In order to influence positive change, you need to be proactive. United Way of Greater Atlanta’s Young Professional Leaders and LINC affinity groups met last week to discuss that next plan to action in an “Influencing Positive Change” virtual panel led by Tharon Johnson, CNN contributor and CEO of Paramount Consulting, and Rev. James Woodall, Georgia NAACP President.

Much of the change in Georgia in the past few years could be directly related to the “young coalition of voters,” and grassroots campaigns, Johnson says.

So, the talk centered around that role young professionals can play in influencing change around state and local policies that directly impact children, families and their communities across Greater Atlanta.

One way to do this is through advocating for policy that helps address disparities in our community, Johnson says.

“We got to talk about the changing demographics in [Georgia], and where there were a lot of things that white people didn’t know existed, it was brought to the forefront when we saw the unrest that was going on in this country,” Johnson says. “What I was most proud of, was how the young people stood up and peacefully protested to make sure [this] remained at the forefront.”

He said this was part of what drove people in Georgia to the polls, specifically in Black communities, and then stressed the importance of staying tuned into what was happening at the state level currently with any legislation that would potentially “disenfranchise voters of color.”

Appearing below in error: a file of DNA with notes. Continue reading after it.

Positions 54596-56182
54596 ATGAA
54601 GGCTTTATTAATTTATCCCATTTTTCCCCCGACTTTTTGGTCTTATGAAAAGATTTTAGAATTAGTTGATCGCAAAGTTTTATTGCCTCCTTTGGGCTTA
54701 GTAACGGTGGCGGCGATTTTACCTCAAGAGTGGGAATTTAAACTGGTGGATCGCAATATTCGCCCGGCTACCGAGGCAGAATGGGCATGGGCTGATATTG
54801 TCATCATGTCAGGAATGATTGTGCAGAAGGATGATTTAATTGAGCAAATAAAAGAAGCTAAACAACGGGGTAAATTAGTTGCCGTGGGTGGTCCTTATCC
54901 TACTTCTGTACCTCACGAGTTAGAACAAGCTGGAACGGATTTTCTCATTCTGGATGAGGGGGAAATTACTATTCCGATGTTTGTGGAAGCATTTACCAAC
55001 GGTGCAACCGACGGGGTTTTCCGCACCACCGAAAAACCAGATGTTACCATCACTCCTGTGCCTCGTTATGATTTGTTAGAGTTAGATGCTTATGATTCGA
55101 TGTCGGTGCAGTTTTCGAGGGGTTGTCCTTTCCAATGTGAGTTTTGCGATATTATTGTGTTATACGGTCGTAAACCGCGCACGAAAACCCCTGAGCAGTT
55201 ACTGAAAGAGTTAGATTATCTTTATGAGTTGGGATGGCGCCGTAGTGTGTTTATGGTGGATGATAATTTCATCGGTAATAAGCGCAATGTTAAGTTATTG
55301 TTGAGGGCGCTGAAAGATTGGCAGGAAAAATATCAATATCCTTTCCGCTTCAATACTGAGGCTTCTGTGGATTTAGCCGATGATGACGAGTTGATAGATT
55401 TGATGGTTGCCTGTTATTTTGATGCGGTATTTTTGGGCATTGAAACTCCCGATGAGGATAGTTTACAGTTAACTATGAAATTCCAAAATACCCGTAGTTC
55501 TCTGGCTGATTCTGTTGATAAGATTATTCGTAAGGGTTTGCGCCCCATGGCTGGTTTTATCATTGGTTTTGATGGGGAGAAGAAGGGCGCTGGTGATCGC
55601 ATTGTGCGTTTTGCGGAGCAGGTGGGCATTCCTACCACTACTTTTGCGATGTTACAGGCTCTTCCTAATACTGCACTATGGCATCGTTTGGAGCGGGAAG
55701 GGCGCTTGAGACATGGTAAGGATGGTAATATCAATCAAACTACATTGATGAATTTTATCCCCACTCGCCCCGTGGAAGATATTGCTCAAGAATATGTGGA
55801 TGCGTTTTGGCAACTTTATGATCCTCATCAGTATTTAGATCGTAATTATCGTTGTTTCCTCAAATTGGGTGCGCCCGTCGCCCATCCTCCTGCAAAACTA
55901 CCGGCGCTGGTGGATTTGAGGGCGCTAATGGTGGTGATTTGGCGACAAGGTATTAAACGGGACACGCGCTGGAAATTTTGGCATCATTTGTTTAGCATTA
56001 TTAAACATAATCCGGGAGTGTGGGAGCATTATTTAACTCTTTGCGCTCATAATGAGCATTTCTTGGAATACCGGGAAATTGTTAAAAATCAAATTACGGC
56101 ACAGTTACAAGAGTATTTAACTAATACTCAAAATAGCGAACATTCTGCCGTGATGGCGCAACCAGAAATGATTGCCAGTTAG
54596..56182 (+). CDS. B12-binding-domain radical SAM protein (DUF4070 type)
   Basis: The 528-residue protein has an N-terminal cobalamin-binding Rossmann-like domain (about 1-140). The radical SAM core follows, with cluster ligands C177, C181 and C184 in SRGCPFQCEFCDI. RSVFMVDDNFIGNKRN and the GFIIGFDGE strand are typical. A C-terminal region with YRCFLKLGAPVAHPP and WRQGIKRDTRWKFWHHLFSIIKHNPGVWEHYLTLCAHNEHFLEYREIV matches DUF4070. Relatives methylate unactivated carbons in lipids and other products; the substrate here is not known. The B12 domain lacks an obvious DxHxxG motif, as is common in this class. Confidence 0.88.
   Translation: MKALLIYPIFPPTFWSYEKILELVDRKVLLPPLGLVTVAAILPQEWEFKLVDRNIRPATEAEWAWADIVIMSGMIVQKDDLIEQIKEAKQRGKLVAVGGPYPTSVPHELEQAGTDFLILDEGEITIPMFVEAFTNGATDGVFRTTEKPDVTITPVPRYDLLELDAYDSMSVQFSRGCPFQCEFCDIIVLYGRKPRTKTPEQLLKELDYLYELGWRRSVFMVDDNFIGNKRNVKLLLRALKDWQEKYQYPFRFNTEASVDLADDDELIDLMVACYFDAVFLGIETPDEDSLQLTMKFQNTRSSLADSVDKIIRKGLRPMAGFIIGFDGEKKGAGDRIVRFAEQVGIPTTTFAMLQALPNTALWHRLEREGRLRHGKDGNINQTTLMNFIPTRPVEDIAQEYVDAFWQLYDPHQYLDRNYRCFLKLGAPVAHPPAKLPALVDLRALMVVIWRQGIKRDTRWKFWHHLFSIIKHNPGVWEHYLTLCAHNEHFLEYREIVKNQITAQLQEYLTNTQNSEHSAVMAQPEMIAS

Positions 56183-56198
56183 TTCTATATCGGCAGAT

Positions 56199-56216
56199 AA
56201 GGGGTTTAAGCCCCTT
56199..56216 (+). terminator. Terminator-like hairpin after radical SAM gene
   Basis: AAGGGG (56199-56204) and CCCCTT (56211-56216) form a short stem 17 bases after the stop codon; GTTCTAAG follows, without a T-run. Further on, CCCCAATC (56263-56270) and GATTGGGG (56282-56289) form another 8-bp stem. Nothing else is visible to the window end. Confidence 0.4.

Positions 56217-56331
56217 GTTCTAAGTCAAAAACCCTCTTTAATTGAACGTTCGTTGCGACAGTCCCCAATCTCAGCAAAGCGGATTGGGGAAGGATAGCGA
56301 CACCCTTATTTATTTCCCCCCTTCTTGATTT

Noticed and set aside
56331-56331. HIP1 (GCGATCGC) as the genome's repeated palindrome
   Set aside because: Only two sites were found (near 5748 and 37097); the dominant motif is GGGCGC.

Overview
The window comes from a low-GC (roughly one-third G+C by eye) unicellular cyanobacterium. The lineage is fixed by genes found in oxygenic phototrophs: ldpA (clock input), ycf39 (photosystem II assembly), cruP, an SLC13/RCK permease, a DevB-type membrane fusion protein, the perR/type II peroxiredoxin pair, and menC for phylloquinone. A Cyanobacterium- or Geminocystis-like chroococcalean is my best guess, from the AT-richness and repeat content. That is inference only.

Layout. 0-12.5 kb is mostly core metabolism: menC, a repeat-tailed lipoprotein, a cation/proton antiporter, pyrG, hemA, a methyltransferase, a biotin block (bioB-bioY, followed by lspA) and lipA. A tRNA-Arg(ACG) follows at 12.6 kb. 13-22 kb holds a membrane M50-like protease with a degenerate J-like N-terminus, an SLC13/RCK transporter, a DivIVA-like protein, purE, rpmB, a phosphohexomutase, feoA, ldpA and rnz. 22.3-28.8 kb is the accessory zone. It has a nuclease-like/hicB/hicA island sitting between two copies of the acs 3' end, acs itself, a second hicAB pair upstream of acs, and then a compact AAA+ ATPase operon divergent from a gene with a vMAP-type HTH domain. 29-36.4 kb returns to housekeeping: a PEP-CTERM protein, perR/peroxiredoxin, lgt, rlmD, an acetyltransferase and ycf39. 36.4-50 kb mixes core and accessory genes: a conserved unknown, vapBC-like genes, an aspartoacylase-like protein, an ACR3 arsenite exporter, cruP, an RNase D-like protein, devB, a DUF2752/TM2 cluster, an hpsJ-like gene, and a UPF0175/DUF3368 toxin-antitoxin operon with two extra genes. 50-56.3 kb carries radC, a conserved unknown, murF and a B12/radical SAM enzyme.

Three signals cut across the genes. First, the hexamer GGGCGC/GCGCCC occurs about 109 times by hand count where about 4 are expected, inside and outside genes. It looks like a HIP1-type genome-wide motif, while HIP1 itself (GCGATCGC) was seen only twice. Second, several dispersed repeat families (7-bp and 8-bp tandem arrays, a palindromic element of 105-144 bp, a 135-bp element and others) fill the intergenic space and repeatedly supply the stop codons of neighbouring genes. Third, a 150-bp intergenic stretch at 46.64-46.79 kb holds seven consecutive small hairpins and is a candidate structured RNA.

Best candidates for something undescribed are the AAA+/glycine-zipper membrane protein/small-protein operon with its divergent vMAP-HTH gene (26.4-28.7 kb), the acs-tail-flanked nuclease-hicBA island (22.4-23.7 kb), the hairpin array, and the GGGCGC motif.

“In order to influence change, we have to educate ourselves on the change,” says Jasmine Morgan, a YPL member and senior training consultant for IHG Hotels and Resorts’ Hospitality Young Professionals Exchange (HYPE) group. “This [social] was informative and collaborative, and we got the community involved from the standpoint of having experts at the table to drive conversations around things we as young professionals may not have thought of or been exposed to before.”

IHG was a sponsor for the event, and Morgan says the partnership with YPL was a natural one because it aligned with HYPE’s mission to bring together people who have a shared passion around improving their community.

“This event has really gotten to people,” says Morgan, who leads a remote-based team spread out across the U.S. “We’ve been talking so long about how we influence positive change—whether that be ending racial discrimination, our own unconscious bias—but how do we do it? How do I make myself a part of the fight and a part of the solution?

“Sometimes if you don’t talk to people, nothing happens, and nothing moves forward.”

Attendees were encouraged to become a part of the solution by joining United Way and its work to provide a Brighter Future for neighborhoods in South DeKalb, South Fulton and Clayton Counties—all areas with low child well-being scores.

United Way of Greater Atlanta has recently aligned its work to invest in four priority areas to improve the well-being of children, families and their communities across Greater Atlanta. United, we can make sure children have more. More opportunities, more resources, more chances to grow up as strong learners who are college and career ready. We can also make sure families that are economically stable and set up for more success in the future.

And young people in this country are “literally at the forefront” of this movement to push toward a more equitable Atlanta and a more equitable Georgia, Woodall says. We just have to continue that fight and “right the line,” he says.